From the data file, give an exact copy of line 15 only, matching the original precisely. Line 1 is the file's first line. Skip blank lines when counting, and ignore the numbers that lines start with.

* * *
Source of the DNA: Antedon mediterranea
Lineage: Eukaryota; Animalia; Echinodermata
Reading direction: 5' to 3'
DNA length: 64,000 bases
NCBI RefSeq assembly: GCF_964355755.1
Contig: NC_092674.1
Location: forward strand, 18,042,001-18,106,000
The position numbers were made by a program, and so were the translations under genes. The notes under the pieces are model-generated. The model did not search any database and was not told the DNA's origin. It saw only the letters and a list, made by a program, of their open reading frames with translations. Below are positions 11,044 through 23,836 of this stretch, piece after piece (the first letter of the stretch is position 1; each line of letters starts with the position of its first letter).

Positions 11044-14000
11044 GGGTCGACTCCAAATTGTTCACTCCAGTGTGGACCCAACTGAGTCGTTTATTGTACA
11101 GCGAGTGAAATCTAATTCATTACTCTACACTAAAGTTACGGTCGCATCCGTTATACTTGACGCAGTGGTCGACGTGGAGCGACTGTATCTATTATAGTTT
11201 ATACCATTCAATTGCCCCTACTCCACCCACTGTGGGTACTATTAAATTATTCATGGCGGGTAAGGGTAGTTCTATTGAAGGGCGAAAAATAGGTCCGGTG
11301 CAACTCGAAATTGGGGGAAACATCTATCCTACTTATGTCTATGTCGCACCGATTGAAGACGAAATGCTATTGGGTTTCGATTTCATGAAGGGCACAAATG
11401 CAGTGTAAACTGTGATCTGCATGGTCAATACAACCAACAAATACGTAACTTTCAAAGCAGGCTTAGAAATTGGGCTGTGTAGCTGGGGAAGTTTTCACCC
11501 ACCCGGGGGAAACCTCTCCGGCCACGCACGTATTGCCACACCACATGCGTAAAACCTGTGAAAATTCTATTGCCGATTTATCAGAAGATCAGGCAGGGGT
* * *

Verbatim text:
11501 ACCCGGGGGAAACCTCTCCGGCCACGCACGTATTGCCACACCACATGCGTAAAACCTGTGAAAATTCTATTGCCGATTTATCAGAAGATCAGGCAGGGGT